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Your friendly walkthrough of self-employed income tax + free calculator

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There’s nothing quite like the feeling of going out on your own as a sole trader or a director of a limited business. It gives you the freedom to choose your clients, set your schedule and – best of all – be your own boss.

But for many people, the financial side of going self-employed can be a bit daunting. You’ve never had to do your own taxes before. What happens if you get things wrong? This is the biggest worry people have before making the switch.

So let’s take a few minutes to demystify the maths behind self-employed Income Tax and explain how it applies to sole traders, directors of limited businesses and those in partnerships. 

Once you’ve equipped yourself with this essential tax knowledge, you’ll be all set to start your next chapter with confidence.

What is self-employed Income Tax?

Self-employed Income Tax is the amount you need to pay to HM Revenue and Customs (HMRC) for your tax and National Insurance contributions. The process of calculating and paying your bill is called Self Assessment, but you may also hear people talk about filling out, doing or paying their tax return.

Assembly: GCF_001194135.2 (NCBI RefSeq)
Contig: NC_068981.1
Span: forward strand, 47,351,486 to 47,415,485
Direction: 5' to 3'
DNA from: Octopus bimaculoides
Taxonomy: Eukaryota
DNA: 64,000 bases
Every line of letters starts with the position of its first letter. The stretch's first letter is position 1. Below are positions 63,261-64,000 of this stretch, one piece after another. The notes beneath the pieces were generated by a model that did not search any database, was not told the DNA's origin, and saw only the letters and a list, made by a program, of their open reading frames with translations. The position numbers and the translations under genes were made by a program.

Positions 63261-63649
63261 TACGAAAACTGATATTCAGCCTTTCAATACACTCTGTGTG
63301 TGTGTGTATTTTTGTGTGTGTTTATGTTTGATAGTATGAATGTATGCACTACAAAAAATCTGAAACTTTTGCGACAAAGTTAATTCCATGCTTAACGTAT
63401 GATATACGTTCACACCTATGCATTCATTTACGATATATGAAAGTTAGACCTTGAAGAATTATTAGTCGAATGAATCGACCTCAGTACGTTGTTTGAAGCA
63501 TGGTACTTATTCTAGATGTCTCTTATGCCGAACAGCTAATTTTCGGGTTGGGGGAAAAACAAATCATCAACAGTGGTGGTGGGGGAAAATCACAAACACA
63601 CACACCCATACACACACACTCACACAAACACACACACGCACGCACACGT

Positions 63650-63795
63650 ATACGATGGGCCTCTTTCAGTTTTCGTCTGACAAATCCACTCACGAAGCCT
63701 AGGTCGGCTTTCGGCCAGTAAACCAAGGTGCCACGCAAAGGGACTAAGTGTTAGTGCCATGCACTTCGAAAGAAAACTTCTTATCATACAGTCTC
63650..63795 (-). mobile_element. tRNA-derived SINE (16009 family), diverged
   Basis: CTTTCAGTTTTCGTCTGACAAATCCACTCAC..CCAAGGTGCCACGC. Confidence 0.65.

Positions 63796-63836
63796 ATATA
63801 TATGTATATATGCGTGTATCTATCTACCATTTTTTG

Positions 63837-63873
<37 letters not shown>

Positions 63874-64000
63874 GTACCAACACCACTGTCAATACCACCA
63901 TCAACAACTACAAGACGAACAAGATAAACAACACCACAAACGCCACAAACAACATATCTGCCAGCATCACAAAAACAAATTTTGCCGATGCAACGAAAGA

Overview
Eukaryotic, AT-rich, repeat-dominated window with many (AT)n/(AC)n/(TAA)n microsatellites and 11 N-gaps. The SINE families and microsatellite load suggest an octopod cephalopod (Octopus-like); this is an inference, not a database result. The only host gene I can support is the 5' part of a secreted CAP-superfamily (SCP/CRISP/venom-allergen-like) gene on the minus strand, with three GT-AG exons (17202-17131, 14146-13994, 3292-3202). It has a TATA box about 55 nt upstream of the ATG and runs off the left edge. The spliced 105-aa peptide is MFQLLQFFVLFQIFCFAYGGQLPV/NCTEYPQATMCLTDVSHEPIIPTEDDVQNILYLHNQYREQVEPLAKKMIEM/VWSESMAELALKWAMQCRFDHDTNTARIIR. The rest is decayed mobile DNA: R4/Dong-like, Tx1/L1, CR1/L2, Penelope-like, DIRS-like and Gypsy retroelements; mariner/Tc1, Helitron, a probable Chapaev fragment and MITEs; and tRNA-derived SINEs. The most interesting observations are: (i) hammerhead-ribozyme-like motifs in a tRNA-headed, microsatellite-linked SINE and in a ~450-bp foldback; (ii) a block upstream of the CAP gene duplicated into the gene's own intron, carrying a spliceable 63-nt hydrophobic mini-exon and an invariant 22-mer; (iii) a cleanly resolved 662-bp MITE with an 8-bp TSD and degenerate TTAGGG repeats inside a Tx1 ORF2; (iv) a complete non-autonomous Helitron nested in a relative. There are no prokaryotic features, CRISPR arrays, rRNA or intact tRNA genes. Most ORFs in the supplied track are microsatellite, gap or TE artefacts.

If you’re new to self-employment but you’ve had experience as an employee, you might not realise you need to keep track of your own tax liabilities. As an employee, your tax calculations are generally done for you by your employer and automatically deducted from your wages.

Once you step into the world of running your own business, however, filing your Self Assessment becomes an obligatory part of your working life. 

Here are the three main differences between employed and self-employed income tax:

1. How you work it out

  • Employed: Your employer works out your tax and National Insurance contributions on your behalf.
  • Self-employed: You fill out a Self Assessment tax return to find out how much you need to pay. We’ve created a free calculator tool that makes it far easier to work out what you owe. Click here to give it a try. 

2. How you pay

  • Employed: Your employer pays your tax and National Insurance, leaving you with your take-home pay. You then see these as deductions on your payslip.
  • Self-employed: You pay your Self Assessment tax bill on the government website, just like you would any other online payment.

‍3. When you pay

  • Employed: You pay your tax and National Insurance as often as you’re paid by your employer – usually monthly or weekly.
  • Self-employed: You pay your tax and National Insurance between the end of the tax year and 31st January the following year. If your Self Assessment tax bill is more than £1,000, you may also need to make payments on account.

What are the self-employed Income Tax rates for 2022-23?